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Change, change, change- how does it affect you?

You may be familiar with District and Regional Plans, but there are other documents sitting above these that are also relevant for resource consents. These sit in a hierarchy, as shown below.

August and September 2020 have been busy months for changes to these higher documents, with:

  • A new National Environmental Standard on Freshwater, in force from 3 September 2020,

  • An updated National Policy Statement on Freshwater Management, in force from 3 September 2020,

  • A new National Policy Statement on Urban Development, in force from 20 August 2020.

So, what do these new documents include and how does this affect your development?

National Environmental Standard on Freshwater

Proper name Resource Management (National Environmental Standards for Freshwater) Regulations 2020, this new NES sets requirements for activities that pose risks to freshwater and freshwater ecosystems. The standards are designed to:

  • protect existing inland and coastal wetlands,

  • protect urban and rural streams from in-filling,

  • ensure connectivity of fish habitat (fish passage),

  • set minimum requirements for feedlots and other stockholding areas,

  • improve poor practice intensive winter grazing of forage crops,

  • restrict further agricultural intensification until the end of 2024,

  • limit the discharge of synthetic nitrogen fertiliser to land and require reporting of fertiliser use.

The NES has big implications for some forms of farming, reclaiming watercourse and wetlands. In some cases, activities are prohibited, meaning that you can’t apply for resource consent. If you have a proposal near a watercourse or wetland, make sure you review the NES as part of your preliminary investigations.

National Policy Statement on Freshwater Management

This is an update to the NPS, that was last updated in 2017. The Ministry for the Environment (MfE) has summarised the main changes as:

  • Manage freshwater in a way that ‘gives effect’ to Te Mana o te Wai:

    • through involving tangata whenua

    • working with tangata whenua and communities to set out long-term visions in the regional policy statement

    • prioritising the health and wellbeing of water bodies, then the essential needs of people, followed by other uses.

  • Improve degraded water bodies, and maintain or improve all others using bottom lines defined in the NPS.

  • An expanded national objectives framework:

    • two additional values - threatened species and mahinga kai - join ecosystem health and human health for recreation, as compulsory values

    • councils must develop plan objectives that describe the environmental outcome sought for all values (including an objective for each of the five individual components of ecosystem health)

    • new attributes, aimed specifically at providing for ecosystem health, include fish index of biotic integrity (IBI), sediment, macroinvertebrates (MCI and QMCI), dissolved oxygen, ecosystem metabolism and submerged plants in lakes; councils will have to develop action plans and/or set limits on resource use to achieve these attributes.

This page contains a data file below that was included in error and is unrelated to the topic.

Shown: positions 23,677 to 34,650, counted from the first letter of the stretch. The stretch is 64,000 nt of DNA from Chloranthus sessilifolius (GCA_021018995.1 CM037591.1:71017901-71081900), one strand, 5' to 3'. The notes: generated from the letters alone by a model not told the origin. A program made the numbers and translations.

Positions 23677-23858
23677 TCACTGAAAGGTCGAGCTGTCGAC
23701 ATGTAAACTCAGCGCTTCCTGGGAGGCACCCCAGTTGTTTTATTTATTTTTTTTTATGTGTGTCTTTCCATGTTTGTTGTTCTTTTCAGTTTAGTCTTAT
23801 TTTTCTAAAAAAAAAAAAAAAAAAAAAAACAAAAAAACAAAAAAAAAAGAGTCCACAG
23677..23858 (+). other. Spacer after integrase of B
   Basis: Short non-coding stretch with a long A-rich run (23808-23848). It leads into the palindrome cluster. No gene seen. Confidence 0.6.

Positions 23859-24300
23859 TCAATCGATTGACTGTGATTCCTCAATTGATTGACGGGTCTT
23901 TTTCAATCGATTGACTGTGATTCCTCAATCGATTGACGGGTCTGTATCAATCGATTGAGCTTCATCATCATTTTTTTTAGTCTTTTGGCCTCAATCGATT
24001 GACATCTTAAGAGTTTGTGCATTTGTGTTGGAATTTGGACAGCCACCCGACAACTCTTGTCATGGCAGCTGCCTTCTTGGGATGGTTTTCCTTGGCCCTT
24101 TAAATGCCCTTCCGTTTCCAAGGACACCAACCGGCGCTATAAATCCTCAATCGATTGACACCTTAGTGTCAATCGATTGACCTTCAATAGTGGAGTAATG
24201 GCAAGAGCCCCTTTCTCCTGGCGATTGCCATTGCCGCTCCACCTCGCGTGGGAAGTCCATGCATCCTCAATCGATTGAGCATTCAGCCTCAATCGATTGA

• tougher national bottom lines for the ammonia and nitrate toxicity attributes to protect 95% of species from toxic effects (up from 80%)

    • no national bottom lines for dissolved inorganic nitrogen (DIN) or dissolved reactive phosphorus (DRP) (as consulted on) but there is a requirement to manage these attributes as they relate to periphyton and other ecosystem health attributes, and to provide for the health of downstream ecosystems.

  • Avoid any further loss or degradation of wetlands and streams, map existing wetlands and encourage their restoration.

  • Identify and work towards target outcomes for fish abundance, diversity and passage and address in-stream barriers to fish passage over time.

  • Set an aquatic life objective for fish andaddress in-stream barriers to fish passage over time.

  • Monitor and report annually on freshwater (including the data used); publish a synthesis report every five years containing a single ecosystem health score and respond to any deterioration.

Councils will be updating their plans to be consistent with this new NPS, so look out for some changes. Any resource consent application related to freshwater and freshwater ecosystems should now also be assessed in relation to these new provisions.

National Policy Statement on Urban Development

This new NPS replaces the NPS on Urban Development Capacity, although there are similarities between the two documents.

The NPS Urban Development focuses on providing well-functioning urban environments (residential and business) and sufficient development capacity. It seeks:

  • urban development that occurs in a way that takes into account the principles of the Treaty of Waitangi (te Tiriti o Waitangi),

  • That plans make room for growth both ‘up’ and ‘out’, and that rules are not unnecessarily constraining growth,

  • development, monitoring and maintenance of an evidence base about demand, supply and prices for housing and land to inform planning decisions,

  • alignment and coordination of planning across urban areas.

The NPS contains objectives and policies related to both plan making and resource consents. This means that while plans will be changed to give effect to the new NPS, you also need to consider the relevant objectives and policies in resource consent assessment.

Want to know how this affects you?

If you think you may be affected by the above changes, give our team a call. You can contact us on or 09 427 9966.


As with all our blogs, the information detailed here is general in nature and meant as a preliminary guide only. This should not be substituted for your own investigations or use of your own professional’s.

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